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S&P 500: Mark Zuckerberg’s pipeline dream turned into a $618 billion nightmare


Mark Zuckerberg’s plan to dominate the metaverse is turning into a nightmare for everyone. And it’s costing serious real-world cash: $618 billion to be exact.




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Stocks of S&P members 500 Meta . Platform (Facebook), the company formerly known as Facebook, fell nearly 25% on Thursday to 97.94 following a dismal earnings report. The company, which is shifting towards cash-strapped virtual reality products and away from the social gold mine, reported a quarterly profit that was 11% higher than expectations.

After this latest halving, more than $600 billion in market value has disappeared since company announced its new name almost a year ago on October 28, 2021. And the stock is down 69% since then – more than double the drop of other big tech stocks.

Meta Pain Begins

Meta’s massive write-off is spreading pain across the entire S&P 500. Remember the company was worth nearly $900 billion a year ago. It consistently ranks in the top 10, if not the top 5, of the most important stocks in the S&P 500.

It’s now valued at just $263 billion – marking one of the biggest drops in S&P 500 history. Even Enron’s catastrophic crash cost investors less (75 percent) billion USD). And Meta is currently only the fifteenth largest holding in the S&P 500, behind Chevron (CVX) and Johnson & Johnson (JNJ).

And Meta’s loss of market value is on par with Microsoft (MSFT) and Alphabet (GOOGLE) is low, even though those firms are much larger.

Meta Pain hurts everyone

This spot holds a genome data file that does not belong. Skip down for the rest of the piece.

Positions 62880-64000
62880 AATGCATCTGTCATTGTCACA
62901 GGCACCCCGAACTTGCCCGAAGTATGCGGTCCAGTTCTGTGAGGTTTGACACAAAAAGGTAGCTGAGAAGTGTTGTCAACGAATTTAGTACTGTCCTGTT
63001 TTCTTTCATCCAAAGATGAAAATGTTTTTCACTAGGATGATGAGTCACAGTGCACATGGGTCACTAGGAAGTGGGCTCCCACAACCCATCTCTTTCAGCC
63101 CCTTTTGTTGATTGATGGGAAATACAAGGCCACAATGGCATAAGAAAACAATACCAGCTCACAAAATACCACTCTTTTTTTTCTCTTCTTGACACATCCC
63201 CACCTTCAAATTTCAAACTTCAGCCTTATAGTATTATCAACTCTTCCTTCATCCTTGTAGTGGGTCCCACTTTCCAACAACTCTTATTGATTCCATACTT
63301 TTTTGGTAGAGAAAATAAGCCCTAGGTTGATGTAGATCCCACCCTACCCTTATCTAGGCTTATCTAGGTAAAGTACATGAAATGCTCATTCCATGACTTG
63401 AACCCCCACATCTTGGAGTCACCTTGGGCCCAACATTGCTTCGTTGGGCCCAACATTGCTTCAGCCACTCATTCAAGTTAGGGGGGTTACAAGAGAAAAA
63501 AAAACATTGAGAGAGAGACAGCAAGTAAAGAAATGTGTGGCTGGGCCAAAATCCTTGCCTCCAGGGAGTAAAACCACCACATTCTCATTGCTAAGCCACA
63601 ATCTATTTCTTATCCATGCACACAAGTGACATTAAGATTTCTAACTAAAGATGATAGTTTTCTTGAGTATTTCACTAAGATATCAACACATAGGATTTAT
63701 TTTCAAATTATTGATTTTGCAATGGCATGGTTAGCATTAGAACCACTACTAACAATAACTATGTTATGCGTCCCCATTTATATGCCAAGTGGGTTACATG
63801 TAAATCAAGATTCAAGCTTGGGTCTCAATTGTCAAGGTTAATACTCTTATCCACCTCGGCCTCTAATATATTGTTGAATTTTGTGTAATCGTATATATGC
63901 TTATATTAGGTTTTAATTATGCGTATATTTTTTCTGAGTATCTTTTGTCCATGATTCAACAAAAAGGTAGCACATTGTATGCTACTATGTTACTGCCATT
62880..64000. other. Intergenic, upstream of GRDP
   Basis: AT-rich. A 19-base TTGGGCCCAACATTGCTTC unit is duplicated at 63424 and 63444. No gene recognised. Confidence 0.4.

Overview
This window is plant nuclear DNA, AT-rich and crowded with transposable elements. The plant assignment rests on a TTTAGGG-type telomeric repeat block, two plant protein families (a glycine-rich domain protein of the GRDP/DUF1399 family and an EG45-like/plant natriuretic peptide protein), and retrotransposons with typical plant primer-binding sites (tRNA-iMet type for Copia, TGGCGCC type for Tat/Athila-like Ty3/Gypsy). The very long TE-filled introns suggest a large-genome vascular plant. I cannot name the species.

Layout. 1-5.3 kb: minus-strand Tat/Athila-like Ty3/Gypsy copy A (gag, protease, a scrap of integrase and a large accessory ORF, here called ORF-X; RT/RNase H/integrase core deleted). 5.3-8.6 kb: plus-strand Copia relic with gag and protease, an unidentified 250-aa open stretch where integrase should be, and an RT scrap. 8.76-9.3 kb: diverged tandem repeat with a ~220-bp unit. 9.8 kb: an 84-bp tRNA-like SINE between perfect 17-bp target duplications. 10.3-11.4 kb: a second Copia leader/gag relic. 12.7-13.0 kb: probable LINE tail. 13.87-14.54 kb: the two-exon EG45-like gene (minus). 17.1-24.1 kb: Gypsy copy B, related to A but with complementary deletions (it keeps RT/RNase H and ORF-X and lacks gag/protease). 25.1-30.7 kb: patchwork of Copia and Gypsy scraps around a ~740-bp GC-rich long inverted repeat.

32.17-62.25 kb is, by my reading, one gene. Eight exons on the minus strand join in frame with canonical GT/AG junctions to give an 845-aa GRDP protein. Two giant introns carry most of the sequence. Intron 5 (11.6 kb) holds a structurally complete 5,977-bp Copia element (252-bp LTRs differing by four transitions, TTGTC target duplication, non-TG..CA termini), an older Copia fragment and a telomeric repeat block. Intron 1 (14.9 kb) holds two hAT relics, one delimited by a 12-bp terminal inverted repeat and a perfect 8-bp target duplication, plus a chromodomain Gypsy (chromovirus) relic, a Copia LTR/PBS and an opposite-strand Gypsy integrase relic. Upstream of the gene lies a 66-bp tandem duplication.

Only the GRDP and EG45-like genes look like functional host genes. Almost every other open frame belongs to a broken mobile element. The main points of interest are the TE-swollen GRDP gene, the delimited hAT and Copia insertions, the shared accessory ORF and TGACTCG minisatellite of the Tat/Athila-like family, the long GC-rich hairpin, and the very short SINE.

There’s no question who is the biggest loser from the Meta move: Zuckerberg himself.

Zuckerberg has seen his $76 billion Meta holdings go up in smoke since October 28, 2021. He remains the largest stock holder. Zuckerberg owns nearly 13% of the company with 348 million shares.

But the losses are growing. Meta’s largest owner is Large mutual funds and ETF companies. That’s a position close to 1% in the S&P 500, but much larger in other widely held ETFs.

Meta is an important part of 17% of SPDR Select the Industry of Communication Services (XLC) ETFs. And it is still the seventh largest position, accounting for 2.5%, in the Invesco QQQ Trust (QQQ).

The question is when will investors step in and rein in the madness? Activist investors own only a small portion of the company, said S&P Global Market Intelligence. Each owns less than 0.2% of the shares of the company, which includes the New York State General Retirement Fund, DE Shaw and Davis Selected Advisors.

When will the Meta nightmare end?

The biggest drop in market value since the new name of Meta

Company Ticker Shares % ch. Loss of market value since Meta renaming ($ billion)
Microsoft (MSFT) -30.1% – $744.2
Alphabet (GOOGLE) -36.8 – $744.2
Meta . Platform (META) -69.1 – $618.1
Amazon.com (AMZN) -35.6 – $617.4
Tesla (TSLA) -37.4 – $371.4
Nvidia (NVDA) -47.2 – $294.7
PayPal Holdings (PYPL) -63.1 – $177.3
Netflix (NFLX) -56.0 – $166.5
Adobe (ADBE) -50.2 – $156.0
Source: IBD, S&P Global Market Intelligence from October 28, 2021 to October 27, 2022 name change

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